Returning to that final period of Sheffield United “dominance”, whatever the reason for it, one thing it did was give Neil Etheridge a chance to show he is handling the step up in standard from Walsall with some style. Despite not having seen very much of him at all beforehand, I’d decided that he and Lee Camp (who, it seems, has had to have another operation recently) represented a decline in standards in the goalkeeping position to what we have become used to in recent years, but I’m going to have to revise that view pretty quickly if he keeps on performing like he did last night.
Despite my earlier comments about our midfield two, I think that, in essence, the Sheffield United manager got it right when he said that the difference between the teams was down to what happened at both ends of the pitch – Morrison and Bamba were generally dominant against Leon Clarke, Billy Sharp and Ched Evans when he came on , whereas our attacking quartet were able to spring to life every now and again to come up with something that the United backline couldn’t cope with.
This was especially true in a first half where the visitors troubled us quite often, but, one snapshot just wide by Sharp apart, were never able to really open us up – they maybe could have had a penalty when Bamba seemed to handle mind, but Lee Mason (who managed to award us just two free kicks in the first thirty seven minutes of the game as he officiated in true “look at me I’m a Premier League ref” style, before disappearing into the background, as all the best refs do, in the second half) saw nothing wrong.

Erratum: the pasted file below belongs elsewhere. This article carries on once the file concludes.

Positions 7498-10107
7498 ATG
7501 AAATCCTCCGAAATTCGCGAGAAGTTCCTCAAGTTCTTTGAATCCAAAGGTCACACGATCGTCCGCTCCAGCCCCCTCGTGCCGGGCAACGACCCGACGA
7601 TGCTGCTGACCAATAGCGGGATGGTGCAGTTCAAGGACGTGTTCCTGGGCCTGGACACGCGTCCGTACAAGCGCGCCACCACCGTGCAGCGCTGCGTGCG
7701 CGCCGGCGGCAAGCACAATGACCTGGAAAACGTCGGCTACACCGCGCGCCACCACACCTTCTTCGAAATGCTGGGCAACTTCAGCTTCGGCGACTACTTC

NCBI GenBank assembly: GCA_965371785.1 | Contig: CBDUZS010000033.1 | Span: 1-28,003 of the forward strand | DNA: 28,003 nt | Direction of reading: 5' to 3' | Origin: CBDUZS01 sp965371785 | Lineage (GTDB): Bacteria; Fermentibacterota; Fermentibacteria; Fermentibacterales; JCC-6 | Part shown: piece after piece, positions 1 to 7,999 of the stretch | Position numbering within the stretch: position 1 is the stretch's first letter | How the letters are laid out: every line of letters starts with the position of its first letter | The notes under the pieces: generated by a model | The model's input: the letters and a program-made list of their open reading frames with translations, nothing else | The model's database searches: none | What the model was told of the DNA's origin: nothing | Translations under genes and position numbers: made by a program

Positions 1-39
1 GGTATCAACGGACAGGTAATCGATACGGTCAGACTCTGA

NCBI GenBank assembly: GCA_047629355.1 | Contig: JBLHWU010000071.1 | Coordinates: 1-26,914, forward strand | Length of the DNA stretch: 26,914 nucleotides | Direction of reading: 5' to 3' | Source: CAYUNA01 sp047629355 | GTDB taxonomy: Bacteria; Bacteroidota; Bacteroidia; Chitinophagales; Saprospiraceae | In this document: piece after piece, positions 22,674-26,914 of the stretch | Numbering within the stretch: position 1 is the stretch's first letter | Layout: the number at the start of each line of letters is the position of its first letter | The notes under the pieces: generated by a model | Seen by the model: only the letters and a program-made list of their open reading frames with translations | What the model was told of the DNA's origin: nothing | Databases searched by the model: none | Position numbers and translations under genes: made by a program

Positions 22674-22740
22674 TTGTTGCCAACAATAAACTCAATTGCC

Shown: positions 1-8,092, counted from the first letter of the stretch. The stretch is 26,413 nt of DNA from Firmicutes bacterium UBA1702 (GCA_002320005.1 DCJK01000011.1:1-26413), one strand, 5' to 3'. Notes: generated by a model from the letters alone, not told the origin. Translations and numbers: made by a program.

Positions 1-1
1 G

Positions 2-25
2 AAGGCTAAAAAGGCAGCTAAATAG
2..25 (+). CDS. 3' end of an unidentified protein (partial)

By contrast, City would crackle into attacking life every now and then, notably when the improving Lee Tomlin shot just wide early on, the very much in form and confident Junior Hoilett forced a great save out of Nick Blackman, Jazz Richards crashed a thirty yard shot against the crossbar and Kenneth Zohore burst on to a Hoilett pass in the manner we’ve become so used to, only to drag his shot just wide in a manner we’re not used to any more.
I must admit that when Zohore missed that chance, I did allow a few “it’s going to be one of those nights” type thoughts to go through my head”. Three of our four attacking players were causing United problems and generally performing well, but, in the event, it was the other one in the quartet who made the decisive contributions.
With a couple of minutes of the half left, I remarked that Nathaniel Mendez-Laing was really struggling to get into the game. Of course, this was the prompt which forced the winger into action as, within about thirty seconds, he had shown all of his pace and power as he flew down the right wing for forty yards to force the corner from which Sean Morrison headed us in front.
The man who found Loic Damour for us. Benin international striker, Laurent D’Jaffo played for three clubs in France before coming to Britain to play for Ayr, Bury, Stockport, Sheffield United, Aberdeen and Mansfield. He played under Neil Warnock at Bramall Lane and, since then, has done scouting work for our manager. D’Jaffo once recommended Didier Drogba to our manager and, maybe that’s why Warnock trusts him totally – he wasn’t sure what division in France Damour was playing in last season, but he was still prepared to sign the midfielder purely on D’Jaffo’s say so.
I still think we miss Whitts’ at times laser like deliveries from corners and free kicks, but this time Ralls came up with a flag kick the man who did what he wanted couldn’t better and the finish for our captain was quite simple as he got off the mark for the season.